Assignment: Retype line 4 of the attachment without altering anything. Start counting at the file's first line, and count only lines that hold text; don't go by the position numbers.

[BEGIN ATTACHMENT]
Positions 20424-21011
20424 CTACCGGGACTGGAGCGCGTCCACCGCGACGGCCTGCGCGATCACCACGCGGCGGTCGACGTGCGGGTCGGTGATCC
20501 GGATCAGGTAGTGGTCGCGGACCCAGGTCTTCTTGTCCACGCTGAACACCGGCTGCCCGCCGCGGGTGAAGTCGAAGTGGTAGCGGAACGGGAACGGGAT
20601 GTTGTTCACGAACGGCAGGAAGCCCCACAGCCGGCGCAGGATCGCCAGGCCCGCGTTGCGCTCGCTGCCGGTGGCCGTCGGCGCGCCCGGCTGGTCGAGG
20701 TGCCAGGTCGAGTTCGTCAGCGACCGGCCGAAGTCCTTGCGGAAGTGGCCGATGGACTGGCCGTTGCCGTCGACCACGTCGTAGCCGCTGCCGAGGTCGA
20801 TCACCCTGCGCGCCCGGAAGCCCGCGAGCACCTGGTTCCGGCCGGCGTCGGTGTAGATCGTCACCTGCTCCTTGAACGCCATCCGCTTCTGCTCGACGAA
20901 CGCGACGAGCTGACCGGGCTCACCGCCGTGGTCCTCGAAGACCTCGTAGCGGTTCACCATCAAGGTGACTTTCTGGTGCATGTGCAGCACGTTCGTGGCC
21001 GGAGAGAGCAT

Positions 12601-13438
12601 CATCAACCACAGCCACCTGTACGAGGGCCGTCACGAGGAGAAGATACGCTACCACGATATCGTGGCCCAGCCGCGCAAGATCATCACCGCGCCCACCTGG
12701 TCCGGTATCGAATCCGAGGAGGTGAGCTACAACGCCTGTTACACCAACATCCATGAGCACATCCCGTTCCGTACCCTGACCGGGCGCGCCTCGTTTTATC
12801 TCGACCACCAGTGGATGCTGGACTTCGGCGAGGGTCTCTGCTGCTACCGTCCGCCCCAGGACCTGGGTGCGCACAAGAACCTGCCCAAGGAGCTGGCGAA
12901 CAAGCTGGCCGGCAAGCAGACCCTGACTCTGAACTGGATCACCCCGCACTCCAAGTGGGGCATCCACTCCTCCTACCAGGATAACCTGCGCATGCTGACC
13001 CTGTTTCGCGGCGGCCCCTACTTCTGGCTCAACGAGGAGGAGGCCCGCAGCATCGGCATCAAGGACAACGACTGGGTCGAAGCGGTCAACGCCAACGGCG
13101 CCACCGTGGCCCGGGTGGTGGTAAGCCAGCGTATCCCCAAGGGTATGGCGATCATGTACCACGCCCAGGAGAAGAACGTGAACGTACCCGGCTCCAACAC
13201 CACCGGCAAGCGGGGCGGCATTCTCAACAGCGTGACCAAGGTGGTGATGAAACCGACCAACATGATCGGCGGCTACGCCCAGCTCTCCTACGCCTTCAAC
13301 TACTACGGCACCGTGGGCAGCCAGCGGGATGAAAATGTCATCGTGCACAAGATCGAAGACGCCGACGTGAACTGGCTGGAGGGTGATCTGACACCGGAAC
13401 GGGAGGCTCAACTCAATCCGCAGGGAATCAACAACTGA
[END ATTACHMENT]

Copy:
20601 GTTGTTCACGAACGGCAGGAAGCCCCACAGCCGGCGCAGGATCGCCAGGCCCGCGTTGCGCTCGCTGCCGGTGGCCGTCGGCGCGCCCGGCTGGTCGAGG